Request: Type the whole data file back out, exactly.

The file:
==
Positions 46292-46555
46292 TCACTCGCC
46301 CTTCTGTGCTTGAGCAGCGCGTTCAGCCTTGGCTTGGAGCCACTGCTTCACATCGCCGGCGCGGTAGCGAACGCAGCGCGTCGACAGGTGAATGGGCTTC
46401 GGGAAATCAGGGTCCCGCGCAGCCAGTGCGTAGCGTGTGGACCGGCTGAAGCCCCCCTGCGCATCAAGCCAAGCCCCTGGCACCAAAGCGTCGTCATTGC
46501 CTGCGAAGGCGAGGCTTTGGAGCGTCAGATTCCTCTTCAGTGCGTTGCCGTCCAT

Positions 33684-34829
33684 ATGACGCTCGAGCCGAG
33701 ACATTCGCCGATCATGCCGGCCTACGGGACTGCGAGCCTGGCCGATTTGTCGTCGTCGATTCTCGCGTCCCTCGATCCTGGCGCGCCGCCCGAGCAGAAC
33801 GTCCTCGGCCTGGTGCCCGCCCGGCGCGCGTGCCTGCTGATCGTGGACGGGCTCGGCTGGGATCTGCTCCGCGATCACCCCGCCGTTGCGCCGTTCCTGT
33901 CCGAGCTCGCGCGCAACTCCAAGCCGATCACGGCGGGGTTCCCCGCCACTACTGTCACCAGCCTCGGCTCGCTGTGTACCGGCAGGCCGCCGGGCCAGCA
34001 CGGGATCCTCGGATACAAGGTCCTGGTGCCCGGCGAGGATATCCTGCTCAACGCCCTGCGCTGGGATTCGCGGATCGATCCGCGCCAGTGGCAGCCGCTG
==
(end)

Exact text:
Positions 46292-46555
46292 TCACTCGCC
46301 CTTCTGTGCTTGAGCAGCGCGTTCAGCCTTGGCTTGGAGCCACTGCTTCACATCGCCGGCGCGGTAGCGAACGCAGCGCGTCGACAGGTGAATGGGCTTC
46401 GGGAAATCAGGGTCCCGCGCAGCCAGTGCGTAGCGTGTGGACCGGCTGAAGCCCCCCTGCGCATCAAGCCAAGCCCCTGGCACCAAAGCGTCGTCATTGC
46501 CTGCGAAGGCGAGGCTTTGGAGCGTCAGATTCCTCTTCAGTGCGTTGCCGTCCAT

Positions 33684-34829
33684 ATGACGCTCGAGCCGAG
33701 ACATTCGCCGATCATGCCGGCCTACGGGACTGCGAGCCTGGCCGATTTGTCGTCGTCGATTCTCGCGTCCCTCGATCCTGGCGCGCCGCCCGAGCAGAAC
33801 GTCCTCGGCCTGGTGCCCGCCCGGCGCGCGTGCCTGCTGATCGTGGACGGGCTCGGCTGGGATCTGCTCCGCGATCACCCCGCCGTTGCGCCGTTCCTGT
33901 CCGAGCTCGCGCGCAACTCCAAGCCGATCACGGCGGGGTTCCCCGCCACTACTGTCACCAGCCTCGGCTCGCTGTGTACCGGCAGGCCGCCGGGCCAGCA
34001 CGGGATCCTCGGATACAAGGTCCTGGTGCCCGGCGAGGATATCCTGCTCAACGCCCTGCGCTGGGATTCGCGGATCGATCCGCGCCAGTGGCAGCCGCTG